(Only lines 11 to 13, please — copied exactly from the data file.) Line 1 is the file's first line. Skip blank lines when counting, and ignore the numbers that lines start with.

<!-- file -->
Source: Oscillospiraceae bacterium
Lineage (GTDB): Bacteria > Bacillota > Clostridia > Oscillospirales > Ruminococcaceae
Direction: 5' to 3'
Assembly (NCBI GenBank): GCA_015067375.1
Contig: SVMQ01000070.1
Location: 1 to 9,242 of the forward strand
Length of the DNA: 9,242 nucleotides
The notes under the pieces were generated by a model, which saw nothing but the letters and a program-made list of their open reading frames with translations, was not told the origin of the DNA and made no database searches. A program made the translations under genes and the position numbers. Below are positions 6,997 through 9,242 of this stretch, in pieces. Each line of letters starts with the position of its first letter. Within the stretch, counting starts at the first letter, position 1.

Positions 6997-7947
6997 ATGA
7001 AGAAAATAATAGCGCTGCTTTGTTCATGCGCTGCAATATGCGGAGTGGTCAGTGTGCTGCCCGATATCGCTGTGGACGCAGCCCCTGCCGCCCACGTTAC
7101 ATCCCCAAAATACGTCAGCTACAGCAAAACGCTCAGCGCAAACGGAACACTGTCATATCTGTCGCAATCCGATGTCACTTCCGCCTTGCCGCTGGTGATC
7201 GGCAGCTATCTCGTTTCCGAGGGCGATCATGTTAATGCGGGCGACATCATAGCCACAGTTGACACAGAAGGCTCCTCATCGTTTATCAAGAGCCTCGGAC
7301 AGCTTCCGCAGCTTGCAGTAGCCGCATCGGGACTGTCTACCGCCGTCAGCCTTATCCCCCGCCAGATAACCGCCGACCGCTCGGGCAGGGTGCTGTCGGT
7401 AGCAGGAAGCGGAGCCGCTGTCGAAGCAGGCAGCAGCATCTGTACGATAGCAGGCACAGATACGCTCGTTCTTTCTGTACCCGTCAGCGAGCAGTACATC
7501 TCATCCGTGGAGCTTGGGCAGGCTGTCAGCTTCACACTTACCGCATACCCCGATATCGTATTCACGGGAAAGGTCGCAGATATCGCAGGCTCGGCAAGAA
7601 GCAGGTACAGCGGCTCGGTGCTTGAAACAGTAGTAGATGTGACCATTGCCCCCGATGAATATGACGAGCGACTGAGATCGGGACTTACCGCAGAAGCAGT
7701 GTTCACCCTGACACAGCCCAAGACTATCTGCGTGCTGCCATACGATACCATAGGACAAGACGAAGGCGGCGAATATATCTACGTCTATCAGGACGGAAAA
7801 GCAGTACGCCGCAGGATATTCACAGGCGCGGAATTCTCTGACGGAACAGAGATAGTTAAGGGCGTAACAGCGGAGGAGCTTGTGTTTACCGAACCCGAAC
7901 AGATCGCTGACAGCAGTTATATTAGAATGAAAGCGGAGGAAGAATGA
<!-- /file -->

7001 AGAAAATAATAGCGCTGCTTTGTTCATGCGCTGCAATATGCGGAGTGGTCAGTGTGCTGCCCGATATCGCTGTGGACGCAGCCCCTGCCGCCCACGTTAC
7101 ATCCCCAAAATACGTCAGCTACAGCAAAACGCTCAGCGCAAACGGAACACTGTCATATCTGTCGCAATCCGATGTCACTTCCGCCTTGCCGCTGGTGATC
7201 GGCAGCTATCTCGTTTCCGAGGGCGATCATGTTAATGCGGGCGACATCATAGCCACAGTTGACACAGAAGGCTCCTCATCGTTTATCAAGAGCCTCGGAC